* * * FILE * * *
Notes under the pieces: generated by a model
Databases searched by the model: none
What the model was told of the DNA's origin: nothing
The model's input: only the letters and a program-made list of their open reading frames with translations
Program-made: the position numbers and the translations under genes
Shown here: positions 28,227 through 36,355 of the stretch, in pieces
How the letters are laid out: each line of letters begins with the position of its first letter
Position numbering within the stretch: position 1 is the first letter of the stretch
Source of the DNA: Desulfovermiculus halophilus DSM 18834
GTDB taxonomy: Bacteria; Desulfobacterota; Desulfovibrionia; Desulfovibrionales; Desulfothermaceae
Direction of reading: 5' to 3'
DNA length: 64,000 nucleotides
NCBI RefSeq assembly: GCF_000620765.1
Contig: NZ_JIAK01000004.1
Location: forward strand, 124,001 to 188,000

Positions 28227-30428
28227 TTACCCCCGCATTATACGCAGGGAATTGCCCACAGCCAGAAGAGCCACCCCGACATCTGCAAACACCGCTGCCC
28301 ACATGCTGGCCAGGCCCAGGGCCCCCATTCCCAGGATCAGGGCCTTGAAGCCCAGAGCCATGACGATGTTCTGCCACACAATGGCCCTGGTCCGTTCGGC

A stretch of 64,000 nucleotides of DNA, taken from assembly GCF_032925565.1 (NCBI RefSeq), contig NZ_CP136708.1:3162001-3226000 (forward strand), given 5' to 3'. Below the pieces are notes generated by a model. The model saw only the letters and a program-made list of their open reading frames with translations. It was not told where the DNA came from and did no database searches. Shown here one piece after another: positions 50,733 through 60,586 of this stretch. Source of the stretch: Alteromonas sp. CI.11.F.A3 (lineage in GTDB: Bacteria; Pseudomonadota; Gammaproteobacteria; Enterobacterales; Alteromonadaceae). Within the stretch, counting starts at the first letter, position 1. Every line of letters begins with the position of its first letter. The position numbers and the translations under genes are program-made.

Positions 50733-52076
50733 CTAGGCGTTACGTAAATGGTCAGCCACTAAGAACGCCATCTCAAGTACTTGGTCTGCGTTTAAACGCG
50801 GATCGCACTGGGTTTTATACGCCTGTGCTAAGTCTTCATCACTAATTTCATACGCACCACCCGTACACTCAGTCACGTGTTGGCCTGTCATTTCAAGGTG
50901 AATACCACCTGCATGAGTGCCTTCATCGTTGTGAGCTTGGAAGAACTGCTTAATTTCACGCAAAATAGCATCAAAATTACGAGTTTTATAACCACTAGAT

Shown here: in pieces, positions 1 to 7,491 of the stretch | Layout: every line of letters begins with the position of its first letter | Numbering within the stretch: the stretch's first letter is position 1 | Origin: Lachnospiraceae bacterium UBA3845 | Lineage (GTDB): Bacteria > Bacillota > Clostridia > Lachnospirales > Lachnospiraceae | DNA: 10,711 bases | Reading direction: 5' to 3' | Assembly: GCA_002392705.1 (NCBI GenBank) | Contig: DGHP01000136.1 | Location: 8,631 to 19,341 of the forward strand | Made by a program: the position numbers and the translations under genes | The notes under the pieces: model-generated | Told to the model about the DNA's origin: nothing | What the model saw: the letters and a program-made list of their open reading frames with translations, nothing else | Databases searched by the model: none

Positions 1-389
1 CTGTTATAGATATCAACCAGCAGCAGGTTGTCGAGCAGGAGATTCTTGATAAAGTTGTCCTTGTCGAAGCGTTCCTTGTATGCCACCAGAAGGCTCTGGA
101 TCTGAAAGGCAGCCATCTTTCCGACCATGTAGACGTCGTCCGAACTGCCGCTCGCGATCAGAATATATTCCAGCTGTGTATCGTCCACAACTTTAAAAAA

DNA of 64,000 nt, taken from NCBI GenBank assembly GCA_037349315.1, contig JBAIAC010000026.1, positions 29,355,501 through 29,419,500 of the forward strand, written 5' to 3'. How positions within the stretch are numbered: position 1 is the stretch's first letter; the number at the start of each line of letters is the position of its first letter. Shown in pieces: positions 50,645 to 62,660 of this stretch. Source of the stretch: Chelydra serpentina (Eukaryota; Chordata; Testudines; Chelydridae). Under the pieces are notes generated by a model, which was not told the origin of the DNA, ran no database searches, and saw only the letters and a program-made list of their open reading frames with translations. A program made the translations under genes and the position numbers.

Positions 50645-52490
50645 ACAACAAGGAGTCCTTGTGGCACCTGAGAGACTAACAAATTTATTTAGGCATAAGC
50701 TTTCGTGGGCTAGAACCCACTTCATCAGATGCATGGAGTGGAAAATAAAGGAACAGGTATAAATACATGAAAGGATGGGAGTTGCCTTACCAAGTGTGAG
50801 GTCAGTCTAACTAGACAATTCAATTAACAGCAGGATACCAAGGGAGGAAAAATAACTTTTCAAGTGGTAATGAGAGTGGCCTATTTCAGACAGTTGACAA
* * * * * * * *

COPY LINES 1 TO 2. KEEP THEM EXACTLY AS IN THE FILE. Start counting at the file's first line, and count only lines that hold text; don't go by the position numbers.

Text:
Notes under the pieces: generated by a model
Databases searched by the model: none